A simple T-shirt and jeans does it for you?
Yeah, because I like to know what a woman looks like when she’s just dressing for herself and she’s comfortable. Very few women are in their natural element when they’re dressed for the red carpet or a gala. Their element is how they look on a Sunday afternoon or a Saturday morning, and just out doing their thing.
You want to know what a girl looks like when she wakes up in the morning.
That’s what I was going to say! I judge a woman purely on how she looks first thing in the morning. That’s the critical point, right? You have to like what a person looks like first thing in the morning if you’re going to be in any sort of long-term relationship with them, because that’s how you’re going to see them most of the time. If it’s an awful experience, then it’s just not going to work.
When did you start dating? Were you a late bloomer?
No, the current incarnation of me dating is actually pretty new. I was in long-term relationships for a while and they bear no resemblance whatsoever to the person that was in those relationships. I’m a very different person now.
What changed you?
Being in long-term relationships. I don’t know exactly what I’m looking for in a woman at this point, but I know a bunch of things that I don’t like. And it’s tough to put a point on them because they’re just these little idiosyncrasies that bubble up in relationships.
I only know them when I see them. Being snobby is a big one.
You must see a lot of that in Hollywood.
You know, I haven’t found that there’s a lot of snobbery out in Los Angeles. I come from Toronto, Canada and I found that there’s a lot of it there, which is weird because it should be the opposite. Everybody in L.A. at one point or another has been put down, so everybody has gone through that moment where they thought they were going to be with somebody and that person was like “Nuh-uh. I’m good.” There’s a lot of rejection there. That’s the best way to get comfortable in your own skin—to have someone leave you.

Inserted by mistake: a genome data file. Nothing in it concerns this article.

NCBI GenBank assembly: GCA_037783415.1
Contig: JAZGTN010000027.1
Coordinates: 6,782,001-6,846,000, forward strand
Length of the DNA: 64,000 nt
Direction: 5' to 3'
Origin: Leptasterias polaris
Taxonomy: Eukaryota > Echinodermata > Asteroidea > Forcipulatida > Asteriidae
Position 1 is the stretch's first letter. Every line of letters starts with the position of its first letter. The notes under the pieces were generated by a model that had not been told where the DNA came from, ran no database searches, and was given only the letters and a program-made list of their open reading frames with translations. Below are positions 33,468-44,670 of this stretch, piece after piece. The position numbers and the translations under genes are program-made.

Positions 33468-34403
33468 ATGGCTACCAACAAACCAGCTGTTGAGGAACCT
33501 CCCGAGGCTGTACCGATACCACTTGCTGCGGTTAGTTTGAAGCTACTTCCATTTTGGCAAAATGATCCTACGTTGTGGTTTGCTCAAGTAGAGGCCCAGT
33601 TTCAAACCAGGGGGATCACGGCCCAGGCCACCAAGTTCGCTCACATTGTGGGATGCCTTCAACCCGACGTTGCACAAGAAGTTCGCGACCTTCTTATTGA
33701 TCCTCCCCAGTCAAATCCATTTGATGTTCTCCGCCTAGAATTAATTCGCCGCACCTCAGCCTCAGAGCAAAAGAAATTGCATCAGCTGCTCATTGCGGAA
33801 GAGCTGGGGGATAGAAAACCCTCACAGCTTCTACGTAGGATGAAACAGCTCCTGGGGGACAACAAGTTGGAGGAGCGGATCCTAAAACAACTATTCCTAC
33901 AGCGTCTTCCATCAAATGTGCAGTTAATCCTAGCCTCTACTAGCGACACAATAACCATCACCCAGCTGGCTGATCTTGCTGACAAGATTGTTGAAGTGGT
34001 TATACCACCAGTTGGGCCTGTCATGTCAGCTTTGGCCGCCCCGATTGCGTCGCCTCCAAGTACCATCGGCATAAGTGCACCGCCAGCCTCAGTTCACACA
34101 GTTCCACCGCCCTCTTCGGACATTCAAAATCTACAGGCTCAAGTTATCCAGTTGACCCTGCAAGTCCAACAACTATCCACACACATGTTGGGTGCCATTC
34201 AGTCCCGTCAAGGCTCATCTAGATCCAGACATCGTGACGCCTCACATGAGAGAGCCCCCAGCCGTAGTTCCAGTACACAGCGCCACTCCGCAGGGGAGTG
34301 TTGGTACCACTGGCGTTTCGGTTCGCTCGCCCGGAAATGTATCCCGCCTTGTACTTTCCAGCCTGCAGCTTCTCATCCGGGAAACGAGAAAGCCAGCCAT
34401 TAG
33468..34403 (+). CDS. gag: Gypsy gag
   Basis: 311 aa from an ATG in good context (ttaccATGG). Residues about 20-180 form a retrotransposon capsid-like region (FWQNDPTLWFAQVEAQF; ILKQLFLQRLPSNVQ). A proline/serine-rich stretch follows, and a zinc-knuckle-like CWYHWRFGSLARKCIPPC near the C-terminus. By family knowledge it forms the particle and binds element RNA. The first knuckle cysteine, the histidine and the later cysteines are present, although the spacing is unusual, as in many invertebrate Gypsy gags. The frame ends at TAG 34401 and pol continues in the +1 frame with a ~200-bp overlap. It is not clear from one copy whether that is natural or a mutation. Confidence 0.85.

Have you ever had your heartbroken?
Yeah, for sure.
I was with a girl for a really long time, like five or six years. We both became complacent in the relationship, but you never actually think that the person is going to leave. And then she just left. And that was it. We broke up like eighth graders break up; it was over so fast, which is odd because at the time, you’re looking at a quarter of your life that you’ve spent with this person, and then it was just done. But it was the best thing that ever happened to me because I got to look around and say, “Okay, I’m starting anew here.” The tough stuff, the sort of extrapolating of a relationship was over really quickly because it happened really fast. And you just get to look around and go “Okay, what do I want from a relationship, what do I want from day-to-day life, where do I want to live, what do I want my apartment to look like…” I was beholden to nothing, so I got a fresh start, which is what led me to Los Angeles and to put more stock into acting. Everything fell into place from there.
Do you have a celebrity crush?
Hmm. I’ve always kind of had a thing for Amanda Seyfried. I don’t know why, because I’ve never even met her. I do kind of have a crush on Kat Graham from Vampire Diaries, as well. But she knows this. I think I told her.
You told her?
Yeah, well we’ve met like three or four times. I was on Vampire Diaries and I had a crush on her and I told her. You’re allowed to have crushes on people!
I think she laughed, but not at me. It was a giggle. Maybe it was a nervous giggle.
Where would you take Amanda or Kat on date?
I like dinner, but not anywhere fancy. There’s a spot in Silver Lake called Local that has natural, homegrown food and wine. I like that.
Photography by Nicolas Moore